Energy union: the view from Berlin

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Following the announcement of the shared Polish-French idea to develop an EU Energy Union, we’ve asked ECFR  staff from Berlin, Rome, Sofia, Warsaw, and Madrid, to contribute to our “View from the capitals” series. How do the different member states view the proposal? Are the governments going to support it? 

There have only been a few official statements from the German government on the Polish idea of a European Union Energy Union, signalling the former’s reservations over the utility of the idea. German Chancellor Angela Merkel has expressed support for the diversification of the EU’s energy supplies but only within the framework of the concept that the European Commission developed after Russia and Ukraine interrupted gas supplies in 2009. She does not see a necessity for additional steps for a common gas purchase at the moment and is sceptical about a concept that could undermine market principles. Merkel has emphasised that the EU should first work on a common single energy market and only should it further develop a common foreign energy policy.

An ongoing debate in Germany about whether to diversify more comprehensively from Russian gas has intensified with the crisis in Ukraine, but it is seen more as a long-term project than a short-term policy. It is long-term issue, in part, because Germany is simply less concerned. It imports much higher volumes of gas from Russia, making it an important market for Gazprom and providing Germany with a stronger position vis-à-vis Russia. But a short-term fix is also less feasible for Germany. Because of the large volume of gas at issue, it would be difficult for Germany to find a substitute for Russian imports quickly.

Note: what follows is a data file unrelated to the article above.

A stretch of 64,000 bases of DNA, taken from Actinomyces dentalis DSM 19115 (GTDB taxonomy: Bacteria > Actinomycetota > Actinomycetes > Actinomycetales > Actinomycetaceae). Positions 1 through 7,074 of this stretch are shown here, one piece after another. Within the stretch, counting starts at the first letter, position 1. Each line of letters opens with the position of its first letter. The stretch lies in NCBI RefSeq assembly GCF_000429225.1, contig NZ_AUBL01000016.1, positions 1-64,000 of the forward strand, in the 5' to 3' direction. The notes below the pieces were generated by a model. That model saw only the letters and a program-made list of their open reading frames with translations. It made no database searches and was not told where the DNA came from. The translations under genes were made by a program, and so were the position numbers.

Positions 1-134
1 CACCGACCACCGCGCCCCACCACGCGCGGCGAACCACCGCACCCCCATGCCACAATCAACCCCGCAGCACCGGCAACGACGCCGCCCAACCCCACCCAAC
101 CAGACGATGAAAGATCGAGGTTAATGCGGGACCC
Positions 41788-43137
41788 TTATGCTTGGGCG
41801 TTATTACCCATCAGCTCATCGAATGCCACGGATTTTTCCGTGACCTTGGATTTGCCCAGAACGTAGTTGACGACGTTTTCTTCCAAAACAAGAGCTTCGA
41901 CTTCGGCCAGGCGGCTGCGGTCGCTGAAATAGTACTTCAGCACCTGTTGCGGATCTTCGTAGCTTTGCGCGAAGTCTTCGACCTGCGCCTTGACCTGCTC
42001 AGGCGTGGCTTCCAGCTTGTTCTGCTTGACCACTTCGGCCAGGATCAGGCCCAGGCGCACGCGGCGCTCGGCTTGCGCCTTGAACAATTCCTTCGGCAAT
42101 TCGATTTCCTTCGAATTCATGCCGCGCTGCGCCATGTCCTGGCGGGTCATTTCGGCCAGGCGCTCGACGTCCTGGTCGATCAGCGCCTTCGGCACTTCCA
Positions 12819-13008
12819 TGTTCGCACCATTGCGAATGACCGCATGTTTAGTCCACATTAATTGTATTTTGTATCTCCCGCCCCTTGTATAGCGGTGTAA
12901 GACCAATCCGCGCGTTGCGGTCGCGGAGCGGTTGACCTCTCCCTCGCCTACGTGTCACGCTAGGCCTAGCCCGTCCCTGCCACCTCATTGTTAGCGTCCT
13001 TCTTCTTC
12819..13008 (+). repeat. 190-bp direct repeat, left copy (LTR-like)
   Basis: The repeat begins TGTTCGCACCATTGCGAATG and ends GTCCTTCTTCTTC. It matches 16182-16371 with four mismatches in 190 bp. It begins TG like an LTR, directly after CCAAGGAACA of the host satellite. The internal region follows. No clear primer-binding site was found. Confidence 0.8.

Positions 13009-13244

German energy companies still have good relations with Gazprom and have no interest in co-operating with other member states or companies on gas purchases. German energy companies generally pay a lower price than central eastern member states. After the decline of international energy prices with the onset of the global financial crisis of 2009, for example, companies like EON and EnBW successfully bargained for a lower price for gas with Gazprom. For these companies, it is a question of business not solidarity; they don’t see European co-operation as necessary to improve their bargaining position with Gazprom.

At the same time, with the German nuclear phase-out and the energy transition to sustainable economies (Energiewende) in, the business concepts of all major German energy companies are under pressure, and they certainly have no interest in seeing more restrictions or dirigisme by the EU Commission or EU member states. The German government also does not share the Polish idea to prolong the duration of the German nuclear power plants beyond 2022 because of the crisis with Russia and the challenges in attaining the 2030 goals for climate and energy in Europe. Public support for the nuclear power phase-out is still very high, and the German public sees the conflict with Russia in a much less critical way than those in Poland do.

This blog is part of a series of views from the capitals on a European Energy Union. You can find the whole collection here.

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